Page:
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Reporter Debrief: N.H. Republicans Keep Governor Seat, Do Well Down-Ballot

Chris Sununu standing in front of signs with his name on them
Charles Krupa
Associated Press
New Hampshire Gov. Chris Sununu won re-election on Tuesday.

Much like Vermonters, New Hampshire voters overwhelmingly split their tickets on Election Day, returning a Republican governor to office and re-electing a Democrat to serve the state in Washington.

John Gregg is the news editor at the Valley News and the writer behind “Primary Source,” the political column at the paper for 16 years.

VPR’s Mitch Wertlieb spoke with John Gregg, and their conversation has been edited and condensed for clarity. They started by discussing the driving force behind Republican Gov. Chris Sununu’s strong re-election win.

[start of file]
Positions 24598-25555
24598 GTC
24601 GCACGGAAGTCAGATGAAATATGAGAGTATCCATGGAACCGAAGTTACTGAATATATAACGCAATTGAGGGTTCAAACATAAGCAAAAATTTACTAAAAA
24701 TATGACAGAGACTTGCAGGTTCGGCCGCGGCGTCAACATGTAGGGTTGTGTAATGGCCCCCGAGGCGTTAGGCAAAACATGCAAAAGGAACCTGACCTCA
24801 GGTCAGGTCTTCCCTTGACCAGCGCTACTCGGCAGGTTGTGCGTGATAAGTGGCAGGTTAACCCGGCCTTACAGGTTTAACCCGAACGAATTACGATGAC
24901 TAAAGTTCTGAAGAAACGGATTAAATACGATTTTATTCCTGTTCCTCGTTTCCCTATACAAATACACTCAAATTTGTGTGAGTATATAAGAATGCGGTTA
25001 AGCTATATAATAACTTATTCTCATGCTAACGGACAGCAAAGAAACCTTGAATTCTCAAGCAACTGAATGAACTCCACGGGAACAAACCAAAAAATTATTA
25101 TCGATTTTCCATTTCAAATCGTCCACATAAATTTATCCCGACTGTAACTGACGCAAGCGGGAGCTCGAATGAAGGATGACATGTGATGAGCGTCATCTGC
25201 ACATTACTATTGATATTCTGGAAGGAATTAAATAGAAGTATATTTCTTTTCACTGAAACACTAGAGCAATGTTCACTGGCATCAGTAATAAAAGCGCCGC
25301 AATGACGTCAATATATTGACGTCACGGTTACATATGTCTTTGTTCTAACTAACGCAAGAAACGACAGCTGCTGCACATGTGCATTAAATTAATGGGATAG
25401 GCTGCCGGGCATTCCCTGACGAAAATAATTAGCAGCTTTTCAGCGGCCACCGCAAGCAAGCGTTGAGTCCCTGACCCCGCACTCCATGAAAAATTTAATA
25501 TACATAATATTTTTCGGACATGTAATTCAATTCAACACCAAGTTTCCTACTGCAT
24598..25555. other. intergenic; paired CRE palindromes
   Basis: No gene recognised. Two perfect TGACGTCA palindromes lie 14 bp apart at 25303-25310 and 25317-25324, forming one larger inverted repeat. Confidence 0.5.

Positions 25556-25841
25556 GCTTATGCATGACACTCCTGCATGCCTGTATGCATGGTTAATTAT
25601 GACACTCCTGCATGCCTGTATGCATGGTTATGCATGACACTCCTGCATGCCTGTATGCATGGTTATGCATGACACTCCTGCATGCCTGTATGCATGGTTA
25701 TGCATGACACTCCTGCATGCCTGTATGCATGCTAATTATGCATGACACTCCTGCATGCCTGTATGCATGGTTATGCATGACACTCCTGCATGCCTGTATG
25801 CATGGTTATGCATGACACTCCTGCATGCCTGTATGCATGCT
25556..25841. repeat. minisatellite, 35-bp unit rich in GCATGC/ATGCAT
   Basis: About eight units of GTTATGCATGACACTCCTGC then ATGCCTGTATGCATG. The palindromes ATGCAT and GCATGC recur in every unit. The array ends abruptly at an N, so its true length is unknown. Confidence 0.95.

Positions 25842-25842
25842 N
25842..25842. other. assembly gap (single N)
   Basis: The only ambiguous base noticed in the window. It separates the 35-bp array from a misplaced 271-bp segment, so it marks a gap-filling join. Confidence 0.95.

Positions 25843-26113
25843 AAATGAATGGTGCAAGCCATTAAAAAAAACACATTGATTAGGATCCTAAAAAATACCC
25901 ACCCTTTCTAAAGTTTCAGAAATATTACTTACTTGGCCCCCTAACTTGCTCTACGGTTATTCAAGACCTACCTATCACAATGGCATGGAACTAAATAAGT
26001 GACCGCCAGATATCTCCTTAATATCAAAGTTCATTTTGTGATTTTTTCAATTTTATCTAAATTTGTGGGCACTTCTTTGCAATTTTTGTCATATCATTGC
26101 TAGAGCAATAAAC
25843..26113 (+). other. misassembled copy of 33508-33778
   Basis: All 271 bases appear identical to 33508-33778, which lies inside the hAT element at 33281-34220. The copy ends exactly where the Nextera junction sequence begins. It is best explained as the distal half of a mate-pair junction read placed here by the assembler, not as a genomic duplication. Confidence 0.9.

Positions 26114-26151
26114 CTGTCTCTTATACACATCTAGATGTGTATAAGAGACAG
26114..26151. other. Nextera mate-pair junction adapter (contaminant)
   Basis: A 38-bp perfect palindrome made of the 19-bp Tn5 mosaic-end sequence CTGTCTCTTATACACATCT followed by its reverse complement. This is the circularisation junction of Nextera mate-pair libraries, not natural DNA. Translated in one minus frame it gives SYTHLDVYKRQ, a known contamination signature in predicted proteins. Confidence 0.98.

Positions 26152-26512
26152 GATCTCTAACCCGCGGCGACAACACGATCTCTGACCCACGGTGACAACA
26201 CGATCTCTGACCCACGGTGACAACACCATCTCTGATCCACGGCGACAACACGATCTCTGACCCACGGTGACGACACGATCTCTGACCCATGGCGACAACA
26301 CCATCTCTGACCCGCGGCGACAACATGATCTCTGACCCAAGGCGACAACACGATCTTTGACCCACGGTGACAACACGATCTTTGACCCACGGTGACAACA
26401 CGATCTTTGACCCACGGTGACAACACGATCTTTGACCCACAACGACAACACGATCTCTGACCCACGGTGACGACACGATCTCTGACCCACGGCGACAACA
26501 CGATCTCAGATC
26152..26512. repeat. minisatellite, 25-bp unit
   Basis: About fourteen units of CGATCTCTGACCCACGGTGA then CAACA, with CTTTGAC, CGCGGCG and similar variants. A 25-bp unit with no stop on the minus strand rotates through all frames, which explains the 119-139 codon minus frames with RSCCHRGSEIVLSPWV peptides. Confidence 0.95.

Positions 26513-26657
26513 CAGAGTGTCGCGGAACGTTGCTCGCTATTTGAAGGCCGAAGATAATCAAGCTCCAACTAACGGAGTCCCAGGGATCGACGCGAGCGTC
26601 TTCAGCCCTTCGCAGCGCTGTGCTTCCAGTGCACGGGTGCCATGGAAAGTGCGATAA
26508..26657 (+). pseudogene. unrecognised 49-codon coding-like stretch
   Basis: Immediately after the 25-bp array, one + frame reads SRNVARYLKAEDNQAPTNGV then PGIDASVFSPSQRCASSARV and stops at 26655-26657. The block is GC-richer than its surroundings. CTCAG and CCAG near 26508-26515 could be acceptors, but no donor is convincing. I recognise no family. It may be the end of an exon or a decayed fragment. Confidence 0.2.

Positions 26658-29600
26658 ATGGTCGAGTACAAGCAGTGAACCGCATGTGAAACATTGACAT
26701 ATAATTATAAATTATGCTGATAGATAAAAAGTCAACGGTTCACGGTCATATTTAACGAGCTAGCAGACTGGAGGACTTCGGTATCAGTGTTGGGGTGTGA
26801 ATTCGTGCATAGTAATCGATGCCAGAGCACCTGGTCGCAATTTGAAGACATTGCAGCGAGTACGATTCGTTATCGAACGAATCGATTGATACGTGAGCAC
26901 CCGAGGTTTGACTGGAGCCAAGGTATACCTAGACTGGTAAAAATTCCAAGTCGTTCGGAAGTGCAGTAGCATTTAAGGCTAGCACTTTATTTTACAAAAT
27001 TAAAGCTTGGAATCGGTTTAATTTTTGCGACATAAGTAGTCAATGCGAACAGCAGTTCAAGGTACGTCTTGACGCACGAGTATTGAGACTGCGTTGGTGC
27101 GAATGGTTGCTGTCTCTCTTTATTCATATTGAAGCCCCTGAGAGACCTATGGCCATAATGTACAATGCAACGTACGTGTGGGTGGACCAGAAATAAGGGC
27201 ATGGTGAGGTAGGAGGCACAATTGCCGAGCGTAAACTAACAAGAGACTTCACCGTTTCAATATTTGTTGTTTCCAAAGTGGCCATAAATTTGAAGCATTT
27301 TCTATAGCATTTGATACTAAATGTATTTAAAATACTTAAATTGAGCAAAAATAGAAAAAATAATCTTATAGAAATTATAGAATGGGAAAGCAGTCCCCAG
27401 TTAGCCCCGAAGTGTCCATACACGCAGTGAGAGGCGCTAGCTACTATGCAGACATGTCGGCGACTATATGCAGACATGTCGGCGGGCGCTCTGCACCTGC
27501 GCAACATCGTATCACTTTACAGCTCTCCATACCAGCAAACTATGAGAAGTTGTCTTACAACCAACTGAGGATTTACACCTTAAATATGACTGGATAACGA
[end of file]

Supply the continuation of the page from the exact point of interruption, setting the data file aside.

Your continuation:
John Gregg: There are a couple of factors. Certainly, just as in Vermont, [Sununu’s] response to the COVID-19 pandemic was sort of appreciated by most New Hampshire residents. He and Gov. Scott have been in close communication, as they have with the Massachusetts governor. The difference here is, this being New Hampshire, Sununu has not imposed quite as many mandates as Vermont has. Cities and towns like Lebanon and Hanover could have a local mask mandate, but there wasn't anything on a statewide basis.

And he also ran very strongly on economic issues, especially that old saw in New Hampshire about not raising taxes. And he also good on social media. He's a pretty relaxed guy. I once saw him make hay out of a grape leaves-making contest. So, you know, he's pretty popular in the state.

Mitch Wertlieb: He does share some similarities, too, with Gov. Phil Scott, in that they are considered fairly moderate as Republicans. Is that fair to say?